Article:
Although I do not believe in a Special Providence regulating outward events, and could not reconcile such a belief with what I have seen of life, I do not the less believe in the paternal government of a Deity. That He should visit the souls of those who seek Him seems to me the nobler way to conceive of his influence. And if there were not some error in my way of seeking, I do not believe I should suffer from languor or deadness on spiritual subjects, at the time when I have most need to feel myself at home there. To find this error is my earnest wish; and perhaps I am now travelling to that end, though by a thorny road. It is a mortification to find so much yet to do; for at one time the scheme of things seemed so clear, that, with Cromwell, I might say, ‘I was once in grace.’ With my mind I prize high objects as much as then: it is my heart which is cold. And sometimes I fear that the necessity of urging them on those under my care dulls my sense of their beauty. It is so hard to prevent one's feelings from evaporating in words.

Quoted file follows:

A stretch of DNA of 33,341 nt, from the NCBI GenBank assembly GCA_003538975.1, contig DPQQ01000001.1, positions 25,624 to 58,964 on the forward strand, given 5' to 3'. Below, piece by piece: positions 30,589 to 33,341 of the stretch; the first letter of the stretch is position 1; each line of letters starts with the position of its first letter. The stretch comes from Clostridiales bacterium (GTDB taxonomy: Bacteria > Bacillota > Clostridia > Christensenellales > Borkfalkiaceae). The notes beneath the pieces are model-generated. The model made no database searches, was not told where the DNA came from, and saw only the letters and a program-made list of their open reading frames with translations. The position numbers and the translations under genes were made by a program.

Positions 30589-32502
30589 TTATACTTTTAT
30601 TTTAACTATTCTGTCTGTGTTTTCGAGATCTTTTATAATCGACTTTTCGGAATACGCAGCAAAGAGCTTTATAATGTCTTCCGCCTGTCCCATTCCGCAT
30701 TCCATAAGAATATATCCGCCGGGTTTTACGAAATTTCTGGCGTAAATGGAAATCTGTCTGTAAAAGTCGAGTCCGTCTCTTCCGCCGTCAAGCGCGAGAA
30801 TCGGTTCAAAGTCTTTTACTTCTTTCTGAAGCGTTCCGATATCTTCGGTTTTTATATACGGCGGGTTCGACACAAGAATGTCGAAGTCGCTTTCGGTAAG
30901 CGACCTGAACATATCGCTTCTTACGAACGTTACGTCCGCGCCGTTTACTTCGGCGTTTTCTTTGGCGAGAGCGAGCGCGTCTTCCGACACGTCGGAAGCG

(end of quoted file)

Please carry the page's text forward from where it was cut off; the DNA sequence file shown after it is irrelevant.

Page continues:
‘The faint sickness of a wounded heart.’ How frequently do these words of Beckford recur to my mind! His prayer, imperfect as it is, says more to me than many a purer aspiration. It breathes such an experience of impassioned anguish. He had everything,—health, personal advantages, almost boundless wealth, genius, exquisite taste, culture; he could, in some way, express his whole being. Yet well-nigh he sank beneath the sickness of the wounded heart; and solitude, ‘country of the unhappy,’ was all he craved at last. Goethe, too, says he has known, in all his active